In what feels like a helpless time, be helpful

You need to stay at home. That doesn't mean you're helpless.

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I have it pretty good right now.

That might surprise those of you who know that I’m a teacher and that I’ve had to completely adjust how I teach kids over the past few weeks. Nevertheless, I consider myself fortunate. By law, I will be paid my salary the same way I would if coronavirus had never happened, and as a young person with no underlying health conditions, my risk of death from this disease is relatively low.

But like many of you, I also feel helpless. I want to do what I can to make this go away, but I also need to stay home and not be part of the problem. So, what’s a person to do? Through some internet searching at home and newfound extra thought time, I believe I’ve found ways that we can be helpful in our communities in an otherwise helpless situation.

(To be clear, there are many people right now who are doing whatever they can to survive. If you are in this group, this advice is not necessarily for you. You need to do what you can to help your family, keep yourself healthy, and survive.)

1. Maintain social connections

We all need a sense of connection. Even introverts like me feel the need to bond with other humans. Social distancing can seriously limit this, but even more so for those who already have limited contact with the outside world anyway. I am very fortunate to have friends who find creative methods to interact with one another. The internet mixed with this creativity has allowed for group video chats and nights of online board/card games.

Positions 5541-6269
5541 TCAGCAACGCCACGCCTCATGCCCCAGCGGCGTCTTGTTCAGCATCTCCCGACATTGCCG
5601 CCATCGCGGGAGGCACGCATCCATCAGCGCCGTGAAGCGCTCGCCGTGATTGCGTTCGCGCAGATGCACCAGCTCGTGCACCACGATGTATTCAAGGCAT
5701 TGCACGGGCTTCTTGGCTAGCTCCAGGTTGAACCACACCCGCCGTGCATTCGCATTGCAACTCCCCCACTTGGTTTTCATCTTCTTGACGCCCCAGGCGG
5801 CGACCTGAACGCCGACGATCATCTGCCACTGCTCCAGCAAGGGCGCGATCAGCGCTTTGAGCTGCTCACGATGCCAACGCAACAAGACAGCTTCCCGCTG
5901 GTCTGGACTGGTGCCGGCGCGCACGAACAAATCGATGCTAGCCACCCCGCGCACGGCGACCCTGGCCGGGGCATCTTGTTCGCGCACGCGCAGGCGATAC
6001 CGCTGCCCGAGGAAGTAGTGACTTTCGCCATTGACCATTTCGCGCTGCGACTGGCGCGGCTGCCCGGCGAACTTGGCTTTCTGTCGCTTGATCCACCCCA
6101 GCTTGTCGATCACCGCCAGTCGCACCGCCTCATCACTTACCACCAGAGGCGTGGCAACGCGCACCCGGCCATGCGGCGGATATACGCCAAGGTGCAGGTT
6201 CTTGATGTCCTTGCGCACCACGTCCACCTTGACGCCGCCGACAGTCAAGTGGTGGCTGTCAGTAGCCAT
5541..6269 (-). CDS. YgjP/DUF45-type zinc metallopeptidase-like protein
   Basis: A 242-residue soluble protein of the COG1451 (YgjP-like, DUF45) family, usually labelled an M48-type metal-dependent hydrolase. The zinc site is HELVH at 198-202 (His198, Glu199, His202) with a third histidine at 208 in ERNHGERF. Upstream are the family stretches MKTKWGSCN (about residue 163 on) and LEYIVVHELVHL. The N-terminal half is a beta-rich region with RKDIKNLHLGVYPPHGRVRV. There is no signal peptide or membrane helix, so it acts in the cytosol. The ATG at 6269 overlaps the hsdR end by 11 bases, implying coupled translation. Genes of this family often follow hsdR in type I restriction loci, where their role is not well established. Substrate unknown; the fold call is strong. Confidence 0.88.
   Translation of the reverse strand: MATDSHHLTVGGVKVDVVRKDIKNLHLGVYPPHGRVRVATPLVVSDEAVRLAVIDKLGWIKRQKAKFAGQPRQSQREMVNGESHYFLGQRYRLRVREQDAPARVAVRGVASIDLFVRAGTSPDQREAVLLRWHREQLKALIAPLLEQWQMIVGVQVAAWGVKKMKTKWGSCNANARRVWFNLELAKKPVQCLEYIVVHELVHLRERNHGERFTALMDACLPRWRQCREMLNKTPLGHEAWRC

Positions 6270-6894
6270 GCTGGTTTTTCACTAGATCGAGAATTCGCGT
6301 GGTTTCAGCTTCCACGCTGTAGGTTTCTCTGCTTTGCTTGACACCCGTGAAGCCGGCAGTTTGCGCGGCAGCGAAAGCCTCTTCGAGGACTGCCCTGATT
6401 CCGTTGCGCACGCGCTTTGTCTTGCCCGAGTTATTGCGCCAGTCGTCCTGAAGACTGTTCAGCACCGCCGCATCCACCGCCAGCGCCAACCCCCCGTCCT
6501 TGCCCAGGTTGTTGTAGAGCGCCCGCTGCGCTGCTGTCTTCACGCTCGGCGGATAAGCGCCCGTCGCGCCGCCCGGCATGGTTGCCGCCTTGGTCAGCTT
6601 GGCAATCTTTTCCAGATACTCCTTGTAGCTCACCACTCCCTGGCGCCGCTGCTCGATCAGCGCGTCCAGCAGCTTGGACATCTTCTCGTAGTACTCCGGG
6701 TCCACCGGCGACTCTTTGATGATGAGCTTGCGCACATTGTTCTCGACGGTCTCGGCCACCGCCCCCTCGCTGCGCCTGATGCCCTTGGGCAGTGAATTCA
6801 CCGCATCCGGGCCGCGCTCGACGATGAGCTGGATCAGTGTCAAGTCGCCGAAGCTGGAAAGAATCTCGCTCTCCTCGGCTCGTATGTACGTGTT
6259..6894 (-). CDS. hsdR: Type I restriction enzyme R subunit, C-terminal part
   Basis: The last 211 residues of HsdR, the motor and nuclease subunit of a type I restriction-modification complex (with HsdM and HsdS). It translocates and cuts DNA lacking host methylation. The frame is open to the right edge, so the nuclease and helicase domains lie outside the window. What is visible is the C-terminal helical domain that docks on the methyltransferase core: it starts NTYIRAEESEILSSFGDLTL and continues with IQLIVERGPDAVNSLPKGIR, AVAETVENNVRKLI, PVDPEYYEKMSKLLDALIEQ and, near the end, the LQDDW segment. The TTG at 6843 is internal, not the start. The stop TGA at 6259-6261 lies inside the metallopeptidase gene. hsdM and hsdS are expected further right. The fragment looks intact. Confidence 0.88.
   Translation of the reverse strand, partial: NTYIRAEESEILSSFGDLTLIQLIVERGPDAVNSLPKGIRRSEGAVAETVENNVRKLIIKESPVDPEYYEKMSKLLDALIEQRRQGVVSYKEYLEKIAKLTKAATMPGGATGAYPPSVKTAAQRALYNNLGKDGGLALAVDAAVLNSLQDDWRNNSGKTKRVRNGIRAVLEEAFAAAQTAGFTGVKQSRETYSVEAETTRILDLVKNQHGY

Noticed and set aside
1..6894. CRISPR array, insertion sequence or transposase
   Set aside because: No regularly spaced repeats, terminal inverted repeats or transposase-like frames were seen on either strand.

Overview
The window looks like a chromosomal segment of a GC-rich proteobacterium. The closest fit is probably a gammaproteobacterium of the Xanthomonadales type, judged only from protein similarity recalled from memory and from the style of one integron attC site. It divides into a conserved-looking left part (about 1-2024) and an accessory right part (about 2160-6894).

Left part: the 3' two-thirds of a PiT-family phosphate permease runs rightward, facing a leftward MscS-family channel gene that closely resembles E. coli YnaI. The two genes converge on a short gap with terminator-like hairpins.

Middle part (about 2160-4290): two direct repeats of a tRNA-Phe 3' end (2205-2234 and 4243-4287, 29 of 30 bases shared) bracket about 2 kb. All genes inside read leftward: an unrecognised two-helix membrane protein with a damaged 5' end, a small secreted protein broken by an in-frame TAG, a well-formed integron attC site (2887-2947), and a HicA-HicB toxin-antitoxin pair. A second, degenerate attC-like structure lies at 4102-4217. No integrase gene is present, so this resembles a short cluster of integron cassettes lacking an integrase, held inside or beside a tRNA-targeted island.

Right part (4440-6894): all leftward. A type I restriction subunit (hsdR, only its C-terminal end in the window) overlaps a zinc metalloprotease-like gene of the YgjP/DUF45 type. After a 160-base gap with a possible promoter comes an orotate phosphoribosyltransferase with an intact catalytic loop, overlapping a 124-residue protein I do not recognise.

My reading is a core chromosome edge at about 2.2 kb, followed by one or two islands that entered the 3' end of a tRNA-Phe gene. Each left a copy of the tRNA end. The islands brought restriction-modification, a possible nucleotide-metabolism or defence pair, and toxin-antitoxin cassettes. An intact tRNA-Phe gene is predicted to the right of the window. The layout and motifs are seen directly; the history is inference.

But we need to also be aware of those who do not have the benefits of many social connections. I am fortunate to still have three living grandparents, and I was able to get ahold of them over the last two weeks (admittedly after some prodding from my own parents). Our conversations were positive and enjoyable, but what stuck out to me was how much my grandparents really were thankful for my call. All three of them are considered “high risk” and are otherwise socially isolated. Remembering to stay connected with those who might have limited ability to reach out is a key part of helping our families and communities in these tough times.

2. Meet community needs

There are needs in our communities that are vital for helping us thrive through this pandemic. Marketwatch published an article recommending areas where people can help if they are healthy and able. Three areas that the article highlighted included helping your local food bank, donating blood, and helping people experiencing homelessness.

Every corner of Nebraska has agencies working to address these needs, and these are tangible ways that you can feel like you are doing something to combat this crisis while also, of course, actually helping people who are in need during this time. If we contribute to these areas in a way that still protects everyone’s health, we can ease the burden on our community in this crisis.

3. Spend stimulus dollars

My last piece of advice is the most uncomfortable one, and it definitely only applies to a certain number of people. However, if you are like me, and you will be getting a stimulus check from the government on top of your continued steady income, I would challenge you to consider putting those dollars where they can help the most people. Maybe that’s donating to charity, writing a check to someone who’s lost their job, or giving money to local businesses. Whatever it may be, the best way we can make sure this stimulus will actually help is by putting the money where it’s most needed.

So as you sit at home, wondering when the quarantine will end, feeling like there’s nothing you can do about the situation around you, consider these tips as a way you can try to make life better during the coronavirus. Maybe, like me, it will make you feel just a little more empowered. You need to stay home, but you don’t need to be completely helpless.

Jordan Martin teaches social studies at Wilber-Clatonia Public Schools. He also moonlights as an assistant one-act drama coach in the fall and a speech judge in the spring.

For more Civic Nebraska Writers Group columns, click here.

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